ATP & UNIVERSITY OF TORONTO JOIN IN EDUCATIONAL INITIATIVES

The Center for Maintenance Optimization and Reliability Engineering (C-MORE) at the University of Toronto has signed a long-term agreement with Applied Technology Publications (ATP) to partner on future educational and developmental opportunities. The first event on which the partners will collaborate is IMEC – The Asset Management Conference, (www.IMEC.ca), scheduled for September 9-11, 2009, in Toronto.

According to Ali Zuashkiani, Ph.D., C-MORE's director of Educational Programs, this newly announced agreement formalizes a mutually beneficial partnership that connects C-MORE's leading research and training in the area of asset management with the vast marketing and industry reach of ATP, a respected publisher of high-quality information for asset management practitioners in North America.

Prospective conference speakers and exhibitors should contact Bill Kiesel, Vice President and Publisher, Applied Technology Publications, at This e-mail address is being protected from spambots. You need JavaScript enabled to view it , or visit www.IMEC.ca for more information.

(EDITOR'S NOTE: Applied Technology Publications is publisher of a number of trade journals, including Maintenance Technology and Lubrication Management & Technology, and the producer of MARTS [the Maintenance & Reliability Technology Summit].)

ROCKWELL COMMENTS ON SURVEYS THAT I.D. IMPROVED MANUFACTURING AS PRIORITIES

According to a recent survey sponsored by Rockwell Automation and conducted by Opinion Research Corporation, an overwhelming majority of Americans believe, among other things, that safer, cleaner and more energy-efficient production are the most important manufacturing issues in today's economy. Commenting on the survey's findings, Rockwell chairman and CEO Keith Nosbusch said: "Whether it's toys, peanut butter or pet food, product quality is top of mind for Americans. Consumers recognize that government incentives to invest in more highly automated, modern factories can both stimulate U.S. economic growth and lead to safer, cleaner and more energy-efficient production at the same time."Nosbusch also noted that while most Americans think incorrectly that the U.S. is no longer the world's largest manufacturer, they feel there is an urgent need for government stimulus. "Government incentives to modernize manufacturing will help create highly-skilled, higher-paying jobs upgrading and operating more automated U.S. factories for many years to come," he stated. "The technologies are cost-effective and ready to be deployed today for benefits that are both immediate and sustainable."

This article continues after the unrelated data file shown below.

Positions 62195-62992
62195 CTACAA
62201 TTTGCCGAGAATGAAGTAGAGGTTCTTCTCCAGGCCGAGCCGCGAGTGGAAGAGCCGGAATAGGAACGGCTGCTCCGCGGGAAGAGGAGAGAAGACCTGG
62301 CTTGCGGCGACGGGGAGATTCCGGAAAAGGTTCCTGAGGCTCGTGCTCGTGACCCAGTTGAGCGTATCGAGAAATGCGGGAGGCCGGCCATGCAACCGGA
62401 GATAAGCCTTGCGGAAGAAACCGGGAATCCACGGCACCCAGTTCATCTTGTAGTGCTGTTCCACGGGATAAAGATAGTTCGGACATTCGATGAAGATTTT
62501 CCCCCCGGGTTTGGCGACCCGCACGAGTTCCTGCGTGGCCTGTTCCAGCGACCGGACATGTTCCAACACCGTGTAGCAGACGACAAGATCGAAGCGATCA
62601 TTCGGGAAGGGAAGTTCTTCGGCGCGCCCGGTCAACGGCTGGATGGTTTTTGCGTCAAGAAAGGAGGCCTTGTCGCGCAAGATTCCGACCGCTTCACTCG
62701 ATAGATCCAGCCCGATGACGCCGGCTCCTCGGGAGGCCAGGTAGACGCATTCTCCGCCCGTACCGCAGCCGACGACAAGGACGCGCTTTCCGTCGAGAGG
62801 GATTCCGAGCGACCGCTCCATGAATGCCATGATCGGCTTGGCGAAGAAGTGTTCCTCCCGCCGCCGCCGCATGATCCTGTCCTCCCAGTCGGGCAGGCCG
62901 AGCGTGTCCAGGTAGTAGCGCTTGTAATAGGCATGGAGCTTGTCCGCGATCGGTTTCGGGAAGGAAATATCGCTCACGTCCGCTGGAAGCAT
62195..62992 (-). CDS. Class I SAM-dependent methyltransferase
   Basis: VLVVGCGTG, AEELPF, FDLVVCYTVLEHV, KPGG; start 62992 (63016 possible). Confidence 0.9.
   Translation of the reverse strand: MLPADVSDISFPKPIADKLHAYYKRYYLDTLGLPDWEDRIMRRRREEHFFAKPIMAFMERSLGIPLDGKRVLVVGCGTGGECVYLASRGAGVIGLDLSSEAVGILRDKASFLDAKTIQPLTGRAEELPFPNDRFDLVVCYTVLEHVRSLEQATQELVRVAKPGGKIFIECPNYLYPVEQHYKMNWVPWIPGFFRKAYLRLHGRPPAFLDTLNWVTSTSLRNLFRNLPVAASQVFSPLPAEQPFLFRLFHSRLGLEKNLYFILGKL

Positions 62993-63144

Among the statistics…
When considering a manufacturing company, survey respondents said some of the most important attributes included being able to:

• Provide safe, quality products (86%)

• Provide a safe workplace (84%)

• Use natural resources efficiently (80%)

• Produce minimal waste (71%)

• Keep current prices or reduce prices (59%)

Despite the economic downturn, this survey found that support remains strong and unchanged from a similar survey last summer for government incentives to U.S. companies to invest in technology and automation to remain competitive and keep manufacturing operations from moving overseas. More than three-quarters (79%) said the government should provide such incentives and that U.S. manufacturers need to invest in automating and modernizing their factories in order to:

• Use energy, raw materials or natural resources more efficiently (92%)

• Continue to remain competitive and grow (89%)

• Minimize waste and other environmental impacts (86%)

• Provide safer, high quality products (85%)

• Respond more quickly to customer demands (85%)

• Provide a safer workplace (83%)

The telephone surveys on which this research was based were conducted January 15-18, 2009 and May 2008. To review the full survey, please visit www.rockwellautomation.com/news/get/ManufacturingSurvey.pdf